11. Extremely sophisticated, yet lyrical melody/harmony combination: Wayne Shorter's “Infant Eyes,” Duke Ellington's “Creole Blues,” Billy Strayhorn's “Lush Life,” Thelonious Monk's “Ask Me Now,” Bill Evans's “Very Early,” Horace Silver's “Peace,” Hermeto Pascoal's “Farol que nos guía todo,” Chick Corea's “Humpty Dumpty” 
  12. Audience clearly enjoying themselves: Cannonball Adderley Quintet's “Mercy, Mercy, Mercy” 
  13. Textbook study of thematic development in a long-form composition transforming a very basic four note motif into modal jazz, original counterpoint, and a beautiful ballad, while still swinging the whole time: Duke Ellington's “The Tattooed Bride” 
  14. Otherworldly display of flat-footed improvisational skills: Stan Getz's “I’m Late, I’m Late” from Focus, Louis Armstrong (second cornet) on “King Oliver’s Snake Rag” 
  15. Deep, deep groove of the Americas: Tito Rodriguez's “Como mi ritmo no hay dos” 
  16. Sounds of protest and affirmation: Louis Armstrong's “Black and Blue” (1929), Billie Holiday's “Strange Fruit” (1939), Duke Ellington's “Jump for Joy” (1941), Charles Mingus's “Original Faubus Fables” (1959), Max Roach's “Driva Man” (1960), Max Roach's “Triptych: Prayer/Protest/Peace” (1960), Dave Brubeck's “The Real Ambassadors” (1961), John Coltrane's “Alabama” (1963), Nina Simone's “Mississippi Goddam” (1964), Rahsaan Roland Kirk's “Clickety Clack” (1973), Betty Carter's “Bridges" (1992)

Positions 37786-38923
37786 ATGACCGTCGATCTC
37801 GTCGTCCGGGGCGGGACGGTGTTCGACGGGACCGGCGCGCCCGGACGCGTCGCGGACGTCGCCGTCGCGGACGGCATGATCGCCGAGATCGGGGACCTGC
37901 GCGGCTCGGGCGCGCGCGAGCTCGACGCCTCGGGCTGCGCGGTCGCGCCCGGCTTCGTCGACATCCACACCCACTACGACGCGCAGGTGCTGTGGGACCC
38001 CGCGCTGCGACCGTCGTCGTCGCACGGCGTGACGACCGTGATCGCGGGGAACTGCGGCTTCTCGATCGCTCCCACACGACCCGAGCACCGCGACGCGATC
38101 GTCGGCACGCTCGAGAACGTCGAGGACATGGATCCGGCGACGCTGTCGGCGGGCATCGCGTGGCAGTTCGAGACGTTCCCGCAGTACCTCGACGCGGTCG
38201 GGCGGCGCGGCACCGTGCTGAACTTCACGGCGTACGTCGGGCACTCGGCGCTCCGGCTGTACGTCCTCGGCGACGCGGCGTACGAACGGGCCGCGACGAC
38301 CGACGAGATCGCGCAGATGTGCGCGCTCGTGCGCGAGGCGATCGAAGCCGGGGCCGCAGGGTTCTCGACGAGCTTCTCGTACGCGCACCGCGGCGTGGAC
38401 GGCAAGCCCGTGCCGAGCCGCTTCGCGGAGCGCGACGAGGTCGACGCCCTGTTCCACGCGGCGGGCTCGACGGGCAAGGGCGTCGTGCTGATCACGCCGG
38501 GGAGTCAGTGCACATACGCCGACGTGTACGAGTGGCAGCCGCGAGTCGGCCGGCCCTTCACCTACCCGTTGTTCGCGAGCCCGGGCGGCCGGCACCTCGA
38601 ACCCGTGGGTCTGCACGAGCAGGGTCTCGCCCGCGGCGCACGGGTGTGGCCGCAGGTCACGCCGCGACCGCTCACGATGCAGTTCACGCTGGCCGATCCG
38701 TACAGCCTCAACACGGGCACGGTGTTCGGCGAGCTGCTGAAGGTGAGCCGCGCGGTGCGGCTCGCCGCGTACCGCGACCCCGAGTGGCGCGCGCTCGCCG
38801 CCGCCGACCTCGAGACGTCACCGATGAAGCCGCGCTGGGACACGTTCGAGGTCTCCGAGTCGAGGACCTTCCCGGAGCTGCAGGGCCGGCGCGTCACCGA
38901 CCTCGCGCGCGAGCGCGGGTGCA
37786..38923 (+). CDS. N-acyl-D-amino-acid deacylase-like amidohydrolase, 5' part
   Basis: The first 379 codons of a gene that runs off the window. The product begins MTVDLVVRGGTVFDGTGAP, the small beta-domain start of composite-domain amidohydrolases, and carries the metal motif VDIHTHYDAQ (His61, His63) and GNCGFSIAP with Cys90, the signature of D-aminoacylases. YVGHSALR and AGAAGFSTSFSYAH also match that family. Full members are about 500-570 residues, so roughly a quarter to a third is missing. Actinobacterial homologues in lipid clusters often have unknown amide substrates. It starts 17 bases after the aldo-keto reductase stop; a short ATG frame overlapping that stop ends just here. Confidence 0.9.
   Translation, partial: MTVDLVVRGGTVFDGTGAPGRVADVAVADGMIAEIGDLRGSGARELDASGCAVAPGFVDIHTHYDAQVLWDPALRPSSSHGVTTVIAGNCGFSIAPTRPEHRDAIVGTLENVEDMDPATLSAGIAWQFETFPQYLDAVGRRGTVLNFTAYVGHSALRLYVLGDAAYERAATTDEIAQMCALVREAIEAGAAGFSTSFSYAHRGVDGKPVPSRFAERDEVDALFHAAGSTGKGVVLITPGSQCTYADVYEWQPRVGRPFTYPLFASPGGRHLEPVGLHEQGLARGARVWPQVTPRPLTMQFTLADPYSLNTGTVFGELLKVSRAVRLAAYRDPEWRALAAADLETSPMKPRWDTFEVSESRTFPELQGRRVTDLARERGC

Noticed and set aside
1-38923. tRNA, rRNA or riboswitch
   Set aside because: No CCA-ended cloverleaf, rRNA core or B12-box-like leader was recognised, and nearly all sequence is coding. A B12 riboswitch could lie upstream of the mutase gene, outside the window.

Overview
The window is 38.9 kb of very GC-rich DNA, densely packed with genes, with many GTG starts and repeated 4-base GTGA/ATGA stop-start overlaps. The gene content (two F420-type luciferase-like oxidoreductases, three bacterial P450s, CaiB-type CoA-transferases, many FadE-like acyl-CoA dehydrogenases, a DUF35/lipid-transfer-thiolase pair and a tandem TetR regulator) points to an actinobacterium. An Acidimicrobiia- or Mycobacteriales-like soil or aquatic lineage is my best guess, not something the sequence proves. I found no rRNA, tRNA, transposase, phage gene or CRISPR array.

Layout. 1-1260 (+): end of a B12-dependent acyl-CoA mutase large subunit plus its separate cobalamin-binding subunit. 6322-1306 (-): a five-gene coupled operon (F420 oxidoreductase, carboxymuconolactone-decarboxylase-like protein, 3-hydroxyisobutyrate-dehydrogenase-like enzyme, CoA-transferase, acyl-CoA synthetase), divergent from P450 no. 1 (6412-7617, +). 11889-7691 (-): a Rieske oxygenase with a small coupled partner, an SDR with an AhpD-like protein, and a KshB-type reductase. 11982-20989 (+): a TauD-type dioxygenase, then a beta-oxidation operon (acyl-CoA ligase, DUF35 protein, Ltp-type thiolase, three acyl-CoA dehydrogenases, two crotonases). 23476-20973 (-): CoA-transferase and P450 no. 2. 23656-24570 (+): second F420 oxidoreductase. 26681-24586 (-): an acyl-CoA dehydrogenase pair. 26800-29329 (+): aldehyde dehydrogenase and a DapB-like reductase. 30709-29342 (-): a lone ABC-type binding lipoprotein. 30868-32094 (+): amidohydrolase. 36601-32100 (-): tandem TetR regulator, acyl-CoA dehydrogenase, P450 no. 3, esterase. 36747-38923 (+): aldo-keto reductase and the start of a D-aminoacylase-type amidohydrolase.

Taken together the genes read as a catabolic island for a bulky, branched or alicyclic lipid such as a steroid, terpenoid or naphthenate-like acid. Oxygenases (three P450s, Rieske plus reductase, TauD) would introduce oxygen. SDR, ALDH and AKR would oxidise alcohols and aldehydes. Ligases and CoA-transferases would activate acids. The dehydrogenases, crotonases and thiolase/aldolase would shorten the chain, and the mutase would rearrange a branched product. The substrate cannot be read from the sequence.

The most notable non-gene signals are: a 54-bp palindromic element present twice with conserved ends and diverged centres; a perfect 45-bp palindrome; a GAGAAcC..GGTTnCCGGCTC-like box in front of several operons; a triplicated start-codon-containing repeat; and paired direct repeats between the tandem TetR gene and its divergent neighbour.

17. Making a horn sound exactly like someone singing: "Tricky Sam" Nanton on Duke Ellington’s “Chloe (Song of the Swamp)” 
  18. Insightful integration of the blues with disparate elements: Dave Brubeck's “Blue Rondo à la Turk” 
  19. Uncommon psychological complexity while maintaining a lyrical intention: Ornette Coleman's “Peace” 
  20. Floating over 4/4 swing in a long-meter subdivision of three: Billie Holiday's "Getting Some Fun Out of Life” 
  21. Trumpets, trumpets, trumpets: Tommy Dorsey's “Well, Git It!" 
  22. Classic bebop (despite poor recording quality): Charlie Parker's “Ornithology" from One Night in Birdland